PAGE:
Preventing Melanoma: Sun Safety Can Be A Lifesaver
By Mona Shand: JEFFERSON CITY, Mo. - It's Melanoma Monday in Missouri and across the nation, a day centered on the early detection and prevention of a disease that kills thousands of Americans each year.
Kimberly Dinsdale, media relations manager for the American Cancer Society, says melanoma, the deadliest form of skin cancer, affects many people.
"The estimated number throughout the country is about 73,000 cases will be diagnosed this year of some form of melanoma of the skin." she points out.
According to the Centers for Disease Control and Prevention (CDC), in a recent year, more than 9,000 Americans died from melanoma, with about two-thirds being male and the rest female.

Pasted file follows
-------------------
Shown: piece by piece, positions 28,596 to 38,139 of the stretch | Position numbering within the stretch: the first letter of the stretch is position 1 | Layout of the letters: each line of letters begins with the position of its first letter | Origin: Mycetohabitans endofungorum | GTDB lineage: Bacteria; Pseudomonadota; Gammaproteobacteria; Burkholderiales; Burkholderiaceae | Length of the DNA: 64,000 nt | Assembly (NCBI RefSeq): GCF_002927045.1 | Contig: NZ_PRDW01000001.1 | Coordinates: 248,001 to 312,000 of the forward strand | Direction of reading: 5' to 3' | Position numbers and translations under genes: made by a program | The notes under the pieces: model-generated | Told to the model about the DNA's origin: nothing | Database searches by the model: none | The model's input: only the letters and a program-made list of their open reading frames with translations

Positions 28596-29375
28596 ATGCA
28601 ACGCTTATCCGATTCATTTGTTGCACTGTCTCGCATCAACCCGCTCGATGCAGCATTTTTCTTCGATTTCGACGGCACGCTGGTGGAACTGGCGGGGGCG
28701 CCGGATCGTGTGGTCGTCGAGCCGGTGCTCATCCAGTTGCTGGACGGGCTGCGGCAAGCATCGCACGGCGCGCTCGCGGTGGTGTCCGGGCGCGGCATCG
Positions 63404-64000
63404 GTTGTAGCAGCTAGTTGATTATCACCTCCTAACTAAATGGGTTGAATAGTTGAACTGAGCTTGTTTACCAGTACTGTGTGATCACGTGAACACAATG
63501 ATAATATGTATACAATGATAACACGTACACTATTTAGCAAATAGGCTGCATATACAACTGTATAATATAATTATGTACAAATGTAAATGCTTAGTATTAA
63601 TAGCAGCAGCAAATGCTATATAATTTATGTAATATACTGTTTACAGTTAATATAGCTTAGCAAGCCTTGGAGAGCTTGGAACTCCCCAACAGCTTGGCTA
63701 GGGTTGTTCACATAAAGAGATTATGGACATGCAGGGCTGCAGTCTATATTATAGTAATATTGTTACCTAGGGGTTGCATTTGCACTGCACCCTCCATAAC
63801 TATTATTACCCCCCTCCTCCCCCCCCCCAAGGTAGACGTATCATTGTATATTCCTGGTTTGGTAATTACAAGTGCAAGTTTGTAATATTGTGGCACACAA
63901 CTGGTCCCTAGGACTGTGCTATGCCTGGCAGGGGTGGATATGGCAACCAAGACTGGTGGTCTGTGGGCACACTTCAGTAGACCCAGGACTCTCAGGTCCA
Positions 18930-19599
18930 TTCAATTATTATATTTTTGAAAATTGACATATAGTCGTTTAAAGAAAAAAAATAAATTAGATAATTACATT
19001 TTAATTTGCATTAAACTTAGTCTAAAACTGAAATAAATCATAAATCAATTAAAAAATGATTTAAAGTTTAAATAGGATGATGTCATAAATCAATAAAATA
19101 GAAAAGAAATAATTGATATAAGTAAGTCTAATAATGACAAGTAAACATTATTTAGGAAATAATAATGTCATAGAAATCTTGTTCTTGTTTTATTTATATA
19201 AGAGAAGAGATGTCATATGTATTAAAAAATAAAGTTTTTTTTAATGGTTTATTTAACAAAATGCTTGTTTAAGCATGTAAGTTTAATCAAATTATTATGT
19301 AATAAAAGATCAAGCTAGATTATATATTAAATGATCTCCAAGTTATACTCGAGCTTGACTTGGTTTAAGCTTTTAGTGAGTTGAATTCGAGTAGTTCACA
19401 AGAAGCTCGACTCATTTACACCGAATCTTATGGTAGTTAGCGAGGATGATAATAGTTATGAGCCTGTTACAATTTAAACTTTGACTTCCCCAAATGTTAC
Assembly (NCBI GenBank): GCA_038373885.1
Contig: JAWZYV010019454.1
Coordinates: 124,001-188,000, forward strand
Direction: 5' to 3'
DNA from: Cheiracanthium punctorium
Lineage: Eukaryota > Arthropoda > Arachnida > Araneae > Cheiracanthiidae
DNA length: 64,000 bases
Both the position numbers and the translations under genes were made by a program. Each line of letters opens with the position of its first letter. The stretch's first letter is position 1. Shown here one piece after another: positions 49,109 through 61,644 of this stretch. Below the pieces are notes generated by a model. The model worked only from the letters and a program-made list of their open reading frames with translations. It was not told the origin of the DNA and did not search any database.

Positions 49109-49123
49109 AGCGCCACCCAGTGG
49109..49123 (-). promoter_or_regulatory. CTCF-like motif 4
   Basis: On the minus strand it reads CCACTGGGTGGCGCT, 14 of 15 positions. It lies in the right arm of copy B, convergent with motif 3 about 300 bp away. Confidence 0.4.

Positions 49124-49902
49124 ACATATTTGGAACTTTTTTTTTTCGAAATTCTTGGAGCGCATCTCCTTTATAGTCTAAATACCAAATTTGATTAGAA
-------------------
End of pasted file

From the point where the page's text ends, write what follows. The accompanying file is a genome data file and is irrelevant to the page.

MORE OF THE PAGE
Melanoma Monday kicks off the broader campaign of May being Skin Cancer Detection and Prevention Month, which encourages regular medical checkups and self-examination.
Dinsdale says another critical thing is avoiding ultraviolet radiation.
"If you're out in the sun, wear protective clothing, slop on sunscreen and wear a hat, so that you can shield yourself from the sun, and shield yourself from those harmful UVA and UVB rays that can potentially cause skin cancer," she advises.
Dinsdale adds that it doesn't matter if it's clear or overcast, or how long you're actually spending out in the sun, every bit of exposure can damage your skin.